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How are justification, sanctification, and glorification related?

justification sanctification glorification
Answer


Every Christian recognizes that there are important stages in the Christian life. Just as we are physically born, go through school, and get a job, so spiritually we are born again in Christ, grow in holiness through the Holy Spirit, and go to be with God forever. The terms Christians use to describe these important moments are justification, sanctification, and glorification. These three words are used to describe the Christian journey from new birth to resurrection.

First, we should remember what these words mean. Here are some definitions:

Justification is “an act of God whereby He pronounces a sinner to be righteous because of that sinner’s faith in Christ.” We are justified, or declared righteous, at the moment of our salvation.

Sanctification is “the process by which Christians are set apart for God from the rest of the world, or the process by which Christians are made holy.” Progressive, or experiential, sanctification, as it is sometimes called, is the effect of obedience to the Word of God in one’s life. It is the same as growing in the Lord (2 Peter 3:18) or spiritual maturity.

Glorification is “God’s final removal of sin from the life of the saints so that they stand faultless before Him in glory in eternity” (Romans 8:18; 2 Corinthians 4:17). At Christ’s coming, the glory of God (Romans 5:2)—His honor, praise, majesty, and holiness—will be realized in us; we will have direct and unhindered access to God’s presence, and we will enjoy holy communion with Him throughout eternity.


As mentioned above, these three words describe the full process of salvation. As Christians, we were justified when we confessed Christ and believed (Romans 10:9), we are sanctified as we grow in holiness through the work of the Spirit (Ephesians 4:11–32; Galatians 5:16–24), and we will someday be glorified when we are resurrected into eternal life (Colossians 3:4). Justification is a one-time event, sanctification is a process, and glorification is a future event.

If you are a Christian, you are guaranteed all three steps (see Romans 8:29–30). You are forever justified, you are being sanctified, and you will for sure be glorified (1 Corinthians 6:11). All three of these amazing things are from God’s grace, not because of anything you have done or will do to earn them (Ephesians 2:8–9). You cannot earn your justification, you cannot achieve your sanctification, and you cannot merit your glorification. God makes all these things happen out of His love for you, by His grace alone (Romans 3:24; 2 Corinthians 9:8; Philippians 2:13; Titus 2:11). If you are trying to achieve any of these three things by your own power, you will inevitably fail. Instead, ask God for His grace, rely on His power, and walk by the Spirit.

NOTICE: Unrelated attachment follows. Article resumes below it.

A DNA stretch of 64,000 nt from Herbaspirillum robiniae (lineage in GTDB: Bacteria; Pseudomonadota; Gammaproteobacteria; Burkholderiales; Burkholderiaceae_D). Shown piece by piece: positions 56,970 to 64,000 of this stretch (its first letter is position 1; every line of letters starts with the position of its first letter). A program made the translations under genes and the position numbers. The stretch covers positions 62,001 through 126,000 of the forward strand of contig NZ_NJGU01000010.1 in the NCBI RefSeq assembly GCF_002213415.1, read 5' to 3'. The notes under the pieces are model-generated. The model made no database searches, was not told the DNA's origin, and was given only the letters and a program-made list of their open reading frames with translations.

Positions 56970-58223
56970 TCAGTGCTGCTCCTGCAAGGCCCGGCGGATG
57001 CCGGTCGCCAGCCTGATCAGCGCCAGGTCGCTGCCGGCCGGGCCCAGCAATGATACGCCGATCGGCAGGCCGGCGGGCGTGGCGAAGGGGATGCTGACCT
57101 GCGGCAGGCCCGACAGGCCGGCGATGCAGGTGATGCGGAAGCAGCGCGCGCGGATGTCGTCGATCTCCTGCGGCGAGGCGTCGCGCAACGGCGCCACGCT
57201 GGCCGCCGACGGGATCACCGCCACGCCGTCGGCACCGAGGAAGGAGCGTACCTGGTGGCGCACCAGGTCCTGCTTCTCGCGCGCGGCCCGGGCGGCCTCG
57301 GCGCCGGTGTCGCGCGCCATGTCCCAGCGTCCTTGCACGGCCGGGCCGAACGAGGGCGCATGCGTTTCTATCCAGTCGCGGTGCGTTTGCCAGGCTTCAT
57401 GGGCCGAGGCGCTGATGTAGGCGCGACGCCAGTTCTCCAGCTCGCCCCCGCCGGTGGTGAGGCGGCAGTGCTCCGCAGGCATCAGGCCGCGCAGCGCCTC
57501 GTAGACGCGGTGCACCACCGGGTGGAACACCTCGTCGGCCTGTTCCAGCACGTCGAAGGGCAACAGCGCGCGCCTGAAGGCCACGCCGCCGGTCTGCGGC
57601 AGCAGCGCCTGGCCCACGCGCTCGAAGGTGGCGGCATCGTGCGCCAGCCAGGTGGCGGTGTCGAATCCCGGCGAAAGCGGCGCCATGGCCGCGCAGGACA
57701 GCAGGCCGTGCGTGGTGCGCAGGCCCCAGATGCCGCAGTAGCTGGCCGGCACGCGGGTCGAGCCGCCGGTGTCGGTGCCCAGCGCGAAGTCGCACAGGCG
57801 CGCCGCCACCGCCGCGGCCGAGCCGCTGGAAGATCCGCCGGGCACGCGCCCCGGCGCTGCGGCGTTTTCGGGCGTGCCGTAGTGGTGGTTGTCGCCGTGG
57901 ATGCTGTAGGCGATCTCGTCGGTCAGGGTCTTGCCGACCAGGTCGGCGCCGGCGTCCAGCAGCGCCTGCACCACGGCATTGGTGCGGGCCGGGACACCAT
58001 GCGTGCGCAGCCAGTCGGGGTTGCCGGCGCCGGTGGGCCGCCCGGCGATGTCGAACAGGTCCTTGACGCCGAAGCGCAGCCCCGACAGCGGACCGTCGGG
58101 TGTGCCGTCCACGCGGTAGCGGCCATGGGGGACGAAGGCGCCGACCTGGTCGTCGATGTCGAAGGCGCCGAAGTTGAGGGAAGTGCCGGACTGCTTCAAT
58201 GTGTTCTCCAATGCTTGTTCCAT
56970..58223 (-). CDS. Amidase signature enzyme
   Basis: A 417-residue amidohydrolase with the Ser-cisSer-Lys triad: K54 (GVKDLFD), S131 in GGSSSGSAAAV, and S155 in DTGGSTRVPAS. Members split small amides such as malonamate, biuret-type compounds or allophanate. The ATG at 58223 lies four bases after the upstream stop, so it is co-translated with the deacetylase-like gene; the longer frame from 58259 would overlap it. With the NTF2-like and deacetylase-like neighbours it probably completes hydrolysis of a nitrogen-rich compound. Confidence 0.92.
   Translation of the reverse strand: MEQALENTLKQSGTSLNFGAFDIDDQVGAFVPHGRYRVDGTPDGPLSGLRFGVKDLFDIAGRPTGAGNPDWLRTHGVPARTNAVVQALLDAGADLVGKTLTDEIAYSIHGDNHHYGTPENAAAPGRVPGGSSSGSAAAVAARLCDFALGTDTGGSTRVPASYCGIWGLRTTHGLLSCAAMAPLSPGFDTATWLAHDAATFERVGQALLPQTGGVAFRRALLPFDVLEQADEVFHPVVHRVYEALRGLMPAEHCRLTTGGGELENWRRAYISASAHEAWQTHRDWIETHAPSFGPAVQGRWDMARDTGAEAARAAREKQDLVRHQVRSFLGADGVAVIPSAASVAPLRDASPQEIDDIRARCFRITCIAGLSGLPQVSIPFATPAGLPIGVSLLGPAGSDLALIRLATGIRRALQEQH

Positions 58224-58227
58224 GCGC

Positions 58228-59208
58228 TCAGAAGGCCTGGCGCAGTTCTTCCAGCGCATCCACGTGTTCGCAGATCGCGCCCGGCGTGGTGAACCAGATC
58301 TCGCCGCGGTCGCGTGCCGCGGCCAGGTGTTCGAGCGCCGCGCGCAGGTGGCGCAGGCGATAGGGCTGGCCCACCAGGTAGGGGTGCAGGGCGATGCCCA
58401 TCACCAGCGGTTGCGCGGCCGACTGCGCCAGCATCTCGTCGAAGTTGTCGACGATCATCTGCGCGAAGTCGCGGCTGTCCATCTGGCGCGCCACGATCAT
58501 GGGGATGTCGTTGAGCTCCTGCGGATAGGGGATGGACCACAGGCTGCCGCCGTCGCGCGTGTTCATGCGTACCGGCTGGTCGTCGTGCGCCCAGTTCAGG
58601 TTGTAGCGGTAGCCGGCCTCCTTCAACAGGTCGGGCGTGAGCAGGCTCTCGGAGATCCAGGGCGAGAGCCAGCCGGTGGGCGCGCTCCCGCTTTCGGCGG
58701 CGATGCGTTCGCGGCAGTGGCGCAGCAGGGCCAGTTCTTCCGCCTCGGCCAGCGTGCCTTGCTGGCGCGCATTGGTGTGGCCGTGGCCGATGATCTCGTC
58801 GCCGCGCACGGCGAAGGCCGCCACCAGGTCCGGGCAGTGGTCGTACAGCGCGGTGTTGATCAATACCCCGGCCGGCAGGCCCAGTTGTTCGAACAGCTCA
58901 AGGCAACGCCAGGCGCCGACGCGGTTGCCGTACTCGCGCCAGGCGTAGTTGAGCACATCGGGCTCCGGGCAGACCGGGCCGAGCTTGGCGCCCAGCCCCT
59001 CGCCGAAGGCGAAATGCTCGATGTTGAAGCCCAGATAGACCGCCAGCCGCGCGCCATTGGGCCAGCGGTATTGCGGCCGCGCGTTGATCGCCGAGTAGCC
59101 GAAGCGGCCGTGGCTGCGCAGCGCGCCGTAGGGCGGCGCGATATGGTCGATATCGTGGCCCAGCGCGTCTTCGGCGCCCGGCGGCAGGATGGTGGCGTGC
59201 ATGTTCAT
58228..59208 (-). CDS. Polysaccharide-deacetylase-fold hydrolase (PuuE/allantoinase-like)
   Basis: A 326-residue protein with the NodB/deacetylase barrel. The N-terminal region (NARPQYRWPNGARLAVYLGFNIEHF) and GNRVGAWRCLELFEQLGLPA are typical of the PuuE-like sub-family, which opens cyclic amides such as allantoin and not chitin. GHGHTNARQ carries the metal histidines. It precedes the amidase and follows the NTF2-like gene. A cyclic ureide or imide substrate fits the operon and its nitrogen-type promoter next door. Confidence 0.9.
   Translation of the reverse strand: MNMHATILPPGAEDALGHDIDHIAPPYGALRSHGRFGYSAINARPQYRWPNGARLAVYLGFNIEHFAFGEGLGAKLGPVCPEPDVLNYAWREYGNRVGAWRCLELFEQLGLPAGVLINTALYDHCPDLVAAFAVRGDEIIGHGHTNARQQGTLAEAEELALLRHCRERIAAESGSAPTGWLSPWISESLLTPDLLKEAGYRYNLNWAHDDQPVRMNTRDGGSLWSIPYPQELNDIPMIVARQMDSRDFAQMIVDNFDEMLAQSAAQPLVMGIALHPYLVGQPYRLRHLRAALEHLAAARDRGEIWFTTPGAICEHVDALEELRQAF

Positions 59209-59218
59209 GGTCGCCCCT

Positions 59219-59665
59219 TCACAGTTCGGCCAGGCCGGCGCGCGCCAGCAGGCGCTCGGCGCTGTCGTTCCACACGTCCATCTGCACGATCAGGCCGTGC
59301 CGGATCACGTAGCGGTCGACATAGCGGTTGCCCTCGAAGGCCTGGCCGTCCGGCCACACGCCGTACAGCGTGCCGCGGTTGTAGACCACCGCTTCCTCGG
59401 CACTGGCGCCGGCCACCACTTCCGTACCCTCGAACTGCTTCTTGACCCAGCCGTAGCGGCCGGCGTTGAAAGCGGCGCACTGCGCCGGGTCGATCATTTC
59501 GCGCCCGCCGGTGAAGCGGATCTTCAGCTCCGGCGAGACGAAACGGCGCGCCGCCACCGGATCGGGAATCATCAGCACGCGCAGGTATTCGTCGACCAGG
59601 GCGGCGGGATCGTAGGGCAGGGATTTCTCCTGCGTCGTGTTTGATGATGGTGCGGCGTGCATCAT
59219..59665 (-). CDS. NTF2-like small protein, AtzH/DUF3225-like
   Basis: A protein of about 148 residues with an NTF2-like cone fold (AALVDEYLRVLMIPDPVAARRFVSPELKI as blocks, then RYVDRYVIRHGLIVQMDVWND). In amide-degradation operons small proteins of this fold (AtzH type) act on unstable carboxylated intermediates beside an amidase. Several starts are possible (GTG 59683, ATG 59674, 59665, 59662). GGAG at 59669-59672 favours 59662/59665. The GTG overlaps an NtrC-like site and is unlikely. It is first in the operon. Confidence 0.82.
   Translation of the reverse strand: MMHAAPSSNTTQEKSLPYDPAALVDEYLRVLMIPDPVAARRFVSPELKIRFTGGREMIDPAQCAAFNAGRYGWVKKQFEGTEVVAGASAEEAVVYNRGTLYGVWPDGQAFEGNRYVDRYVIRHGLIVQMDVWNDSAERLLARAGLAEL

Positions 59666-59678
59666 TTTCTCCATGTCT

If you are not a Christian, then you may be trying to have these things by your own merit. You may be trying to feel righteous before God, be good in your life, and leave a lasting legacy after you die. But you cannot do it on your own (Romans 3:10–20)! God does not want you to “try harder,” but to come to Him in faith. Jesus said, “Come to me, all you who are weary and burdened, and I will give you rest” (Matthew 11:28). Have you had your sins forgiven? Have you accepted God’s gracious gift of eternal life? If not, why not start today?

The way of salvation is simple, and it is only through Jesus Christ. “If you declare with your mouth, ‘Jesus is Lord,’ and believe in your heart that God raised him from the dead, you will be saved. For it is with your heart that you believe and are justified, and it is with your mouth that you profess your faith and are saved. As Scripture says, ‘Anyone who believes in him will never be put to shame.’ For there is no difference between Jew and Gentile—the same Lord is Lord of all and richly blesses all who call on him, for, ‘Everyone who calls on the name of the Lord will be saved’” (Romans 10:9–13).

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How are justification, sanctification, and glorification related?
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This page last updated: October 27, 2021